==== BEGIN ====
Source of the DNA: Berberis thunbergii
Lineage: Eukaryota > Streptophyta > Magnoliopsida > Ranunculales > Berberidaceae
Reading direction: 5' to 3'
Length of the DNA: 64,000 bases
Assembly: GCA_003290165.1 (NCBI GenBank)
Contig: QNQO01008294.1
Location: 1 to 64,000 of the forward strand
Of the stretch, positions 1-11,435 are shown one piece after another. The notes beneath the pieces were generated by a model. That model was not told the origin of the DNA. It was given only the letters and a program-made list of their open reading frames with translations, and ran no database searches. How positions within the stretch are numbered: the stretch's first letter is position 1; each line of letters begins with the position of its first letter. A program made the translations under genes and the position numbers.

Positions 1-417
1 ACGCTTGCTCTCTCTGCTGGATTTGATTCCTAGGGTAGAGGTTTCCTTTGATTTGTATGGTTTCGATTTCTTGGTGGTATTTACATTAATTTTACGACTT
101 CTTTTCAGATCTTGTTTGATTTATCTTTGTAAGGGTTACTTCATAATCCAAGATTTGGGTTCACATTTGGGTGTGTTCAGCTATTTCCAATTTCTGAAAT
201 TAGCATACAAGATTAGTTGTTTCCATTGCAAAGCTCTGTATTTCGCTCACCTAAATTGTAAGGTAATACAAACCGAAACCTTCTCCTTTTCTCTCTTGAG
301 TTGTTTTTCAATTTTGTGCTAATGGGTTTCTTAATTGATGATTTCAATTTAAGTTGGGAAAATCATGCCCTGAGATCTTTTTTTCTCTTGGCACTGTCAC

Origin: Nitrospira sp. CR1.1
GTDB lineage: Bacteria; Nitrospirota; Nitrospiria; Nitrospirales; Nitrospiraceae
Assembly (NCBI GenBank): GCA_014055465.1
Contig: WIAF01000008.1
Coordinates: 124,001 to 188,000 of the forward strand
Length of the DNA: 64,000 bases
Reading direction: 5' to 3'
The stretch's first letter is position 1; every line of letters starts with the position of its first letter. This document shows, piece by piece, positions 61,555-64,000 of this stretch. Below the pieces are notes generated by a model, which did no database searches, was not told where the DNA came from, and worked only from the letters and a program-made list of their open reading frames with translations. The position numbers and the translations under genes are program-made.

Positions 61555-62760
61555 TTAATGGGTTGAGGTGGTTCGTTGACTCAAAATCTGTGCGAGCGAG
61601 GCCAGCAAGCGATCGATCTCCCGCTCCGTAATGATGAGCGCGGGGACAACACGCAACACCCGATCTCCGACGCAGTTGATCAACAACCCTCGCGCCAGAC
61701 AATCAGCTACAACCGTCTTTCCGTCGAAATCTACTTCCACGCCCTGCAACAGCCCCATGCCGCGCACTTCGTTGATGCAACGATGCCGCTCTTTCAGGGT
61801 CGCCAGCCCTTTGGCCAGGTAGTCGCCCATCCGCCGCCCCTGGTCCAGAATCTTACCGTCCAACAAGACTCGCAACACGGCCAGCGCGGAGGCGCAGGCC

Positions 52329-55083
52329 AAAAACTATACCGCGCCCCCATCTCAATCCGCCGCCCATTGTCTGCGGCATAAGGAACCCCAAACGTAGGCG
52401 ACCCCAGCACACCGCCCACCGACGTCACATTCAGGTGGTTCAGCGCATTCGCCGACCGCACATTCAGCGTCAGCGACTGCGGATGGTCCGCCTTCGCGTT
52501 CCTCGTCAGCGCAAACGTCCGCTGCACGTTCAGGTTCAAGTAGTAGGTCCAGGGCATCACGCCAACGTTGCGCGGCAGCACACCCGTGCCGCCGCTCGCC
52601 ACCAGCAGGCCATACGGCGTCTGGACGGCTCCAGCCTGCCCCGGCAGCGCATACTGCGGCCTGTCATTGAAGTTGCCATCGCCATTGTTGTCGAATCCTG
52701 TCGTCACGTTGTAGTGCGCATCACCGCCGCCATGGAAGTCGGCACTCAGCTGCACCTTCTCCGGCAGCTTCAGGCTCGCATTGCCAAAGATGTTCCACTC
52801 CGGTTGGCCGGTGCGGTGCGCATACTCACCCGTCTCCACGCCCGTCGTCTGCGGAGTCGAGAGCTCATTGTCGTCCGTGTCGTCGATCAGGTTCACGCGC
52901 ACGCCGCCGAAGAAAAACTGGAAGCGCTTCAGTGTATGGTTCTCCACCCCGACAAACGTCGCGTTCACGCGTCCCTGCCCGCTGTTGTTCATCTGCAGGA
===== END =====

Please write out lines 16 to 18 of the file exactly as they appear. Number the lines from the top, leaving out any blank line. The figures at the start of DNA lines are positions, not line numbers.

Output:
Assembly (NCBI GenBank): GCA_014055465.1
Contig: WIAF01000008.1
Coordinates: 124,001 to 188,000 of the forward strand